A cross-border public health approach is being considered to stem further spread of chikungunya disease in Mandera County. The outbreak has so far affected more than 500 residents.
Health Principal Secretary Nicholas Muraguri said it was prudent to involve Somalia and Ethiopia to curb further spread of the mosquito-borne disease. “Somalia recently experienced chikungunya outbreak especially in areas bordering Kenya. It is thus important to coordinate our efforts,” says Dr Muraguri, adding that prompt response is critical because Mandera is currently experiencing a twin outbreak of cholera and chikungunya.
“The proximity of mosquito breeding sites to human habitation is a significant risk factor for chikungunya, especially after heavy rains,” he says. Laboratory tests at the Kenya Medical Research Institute (Kemri) first confirmed chikungunya on May 16 after the initial 10 samples collected in Mandera County, all tested positive.
Kemri is currently undertaking a research on distribution of this infection, with preliminary results showing that chikungunya virus is circulating in low frequency along the coastline and parts of western Kenya.
Centre for Virus Research Acting Director at Kemri Rosemary Sang attributes increased cases of chikungunya outbreak in the area to the virulent nature of the virus.
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It multiplies in areas with high temperatures and has a unique biting habit - mosquitoes bite mostly during daytime, with peaks of activity in the early morning and late afternoon. “It is a ferocious virus that belongs to the alphavirus genus of the family Togaviridae that replicates fast especially in warm weather, thus sustaining an outbreak,” says Dr Sang, who is also a virus specialist and chief researcher at Kemri.
The last chikungunya outbreak in Kenya was in 2004 and 2005 in Lamu, Mombasa and Kilifi, though most of the outbreaks have occurred in Africa, Asia and Europe, causing more than three million infections worldwide.
Dr Sang notes that the disease is caused by the Aedes species of the mosquito and is originally thought to have come from Tanzania in 1952.
The name chikungunya is derived from a word in the Kimakonde language of Tanzania, meaning “to become contorted”, and describes the stooped appearance of sufferers with joint pain, which is a characteristic symptom of the disease. Other symptoms include fever, severe joint pain and muscle pain, headache, nausea, fatigue and rash.
Health experts are yet to understand why the disease aggressively affects the joints, though a premise has been put forward that this way, it evades the immune system. According to the US Centre for Disease control, the chikungunya virus is rarely transmitted from a mother to her newborn around the time of birth and to date; no infants have been found to be infected with the virus through breastfeeding. Primarily, Dr Sang observes that the proximity of man to mosquitoes that prefer breeding in water containers (especially in areas with water shortage) is one of the factors that trigger the disease.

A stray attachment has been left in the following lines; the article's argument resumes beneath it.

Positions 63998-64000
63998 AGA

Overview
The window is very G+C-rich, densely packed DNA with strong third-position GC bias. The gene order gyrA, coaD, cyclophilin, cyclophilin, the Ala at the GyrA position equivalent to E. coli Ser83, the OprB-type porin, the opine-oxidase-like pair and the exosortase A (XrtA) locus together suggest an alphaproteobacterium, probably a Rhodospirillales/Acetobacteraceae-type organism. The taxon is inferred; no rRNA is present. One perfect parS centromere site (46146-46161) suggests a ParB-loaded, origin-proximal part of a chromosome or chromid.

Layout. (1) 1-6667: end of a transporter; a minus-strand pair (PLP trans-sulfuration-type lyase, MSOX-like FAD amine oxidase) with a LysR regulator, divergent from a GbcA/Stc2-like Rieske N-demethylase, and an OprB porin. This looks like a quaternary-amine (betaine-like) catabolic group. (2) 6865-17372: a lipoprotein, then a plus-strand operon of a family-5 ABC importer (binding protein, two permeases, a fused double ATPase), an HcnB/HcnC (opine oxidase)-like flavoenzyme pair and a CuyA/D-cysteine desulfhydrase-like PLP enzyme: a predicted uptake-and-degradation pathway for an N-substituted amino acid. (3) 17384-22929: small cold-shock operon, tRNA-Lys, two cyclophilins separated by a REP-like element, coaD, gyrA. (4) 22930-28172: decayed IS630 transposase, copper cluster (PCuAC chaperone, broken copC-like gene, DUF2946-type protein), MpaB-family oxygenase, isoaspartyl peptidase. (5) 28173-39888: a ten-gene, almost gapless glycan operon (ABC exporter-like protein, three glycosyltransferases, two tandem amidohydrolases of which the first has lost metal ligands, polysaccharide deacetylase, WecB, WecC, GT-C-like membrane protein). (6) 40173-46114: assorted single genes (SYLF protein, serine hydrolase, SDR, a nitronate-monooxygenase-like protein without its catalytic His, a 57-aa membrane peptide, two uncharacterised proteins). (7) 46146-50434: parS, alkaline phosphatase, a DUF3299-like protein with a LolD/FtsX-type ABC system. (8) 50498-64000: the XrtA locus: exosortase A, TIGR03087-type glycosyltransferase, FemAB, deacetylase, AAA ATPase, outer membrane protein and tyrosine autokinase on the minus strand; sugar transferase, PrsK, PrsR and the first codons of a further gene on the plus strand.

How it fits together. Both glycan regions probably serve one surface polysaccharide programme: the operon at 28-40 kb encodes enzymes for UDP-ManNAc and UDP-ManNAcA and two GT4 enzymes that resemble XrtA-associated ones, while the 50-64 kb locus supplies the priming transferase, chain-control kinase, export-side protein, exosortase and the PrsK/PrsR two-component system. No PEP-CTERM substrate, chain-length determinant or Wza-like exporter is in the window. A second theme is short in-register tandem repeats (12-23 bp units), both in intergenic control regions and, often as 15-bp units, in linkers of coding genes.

“The chikungunya virus is a ‘container-breeder’ because it thrives in areas that lack water, forcing residents to store water in their households, creating a conducive breeding ground. After the bite of an infected mosquito, onset of illness occurs usually between four and eight days, but can range from two to 12 days,” she adds. Whereas the disease shares the same signs with dengue fever, Dr Sang notes that the most characteristic symptoms in patients infected with chikungunya are severe and debilitating joint pains.
Annually, mosquito-borne related diseases are responsible for one million deaths worldwide. According to Dr Sang, supportive therapy is advised for infected persons, where treatment is given to relieve pain and fever. The patient is also advised to take enough rest and consume frequent fluids.
Kemri Head of Climate and Human Health Research Unit at Centre for Global Health Research Andrew Githeko says higher temperatures due to climate change increase the incidence of chikungunya and other diseases like cholera, malaria and dengue. “The great majority of illnesses are caused by infectious diseases, which in many cases are climate sensitive, thus increasing the risk of infectious diseases and epidemics associated with these diseases,” notes Dr Githeko.
Climate change may facilitate emergence and re-emergence of new and old infections, Dr Githeko notes, adding that the risks are higher when the transmission range expands in areas where human populations have low immunity and where the public health sector is unprepared to prevent and even treat the disease.
And as climatologists predict a 1.4°C to 5.8°C rise in mean temperatures over the next decade, Dr Githeko advises that with expertise on predictive weather patterns, being forewarned will shield Kenya from adverse effects of public health outbreaks.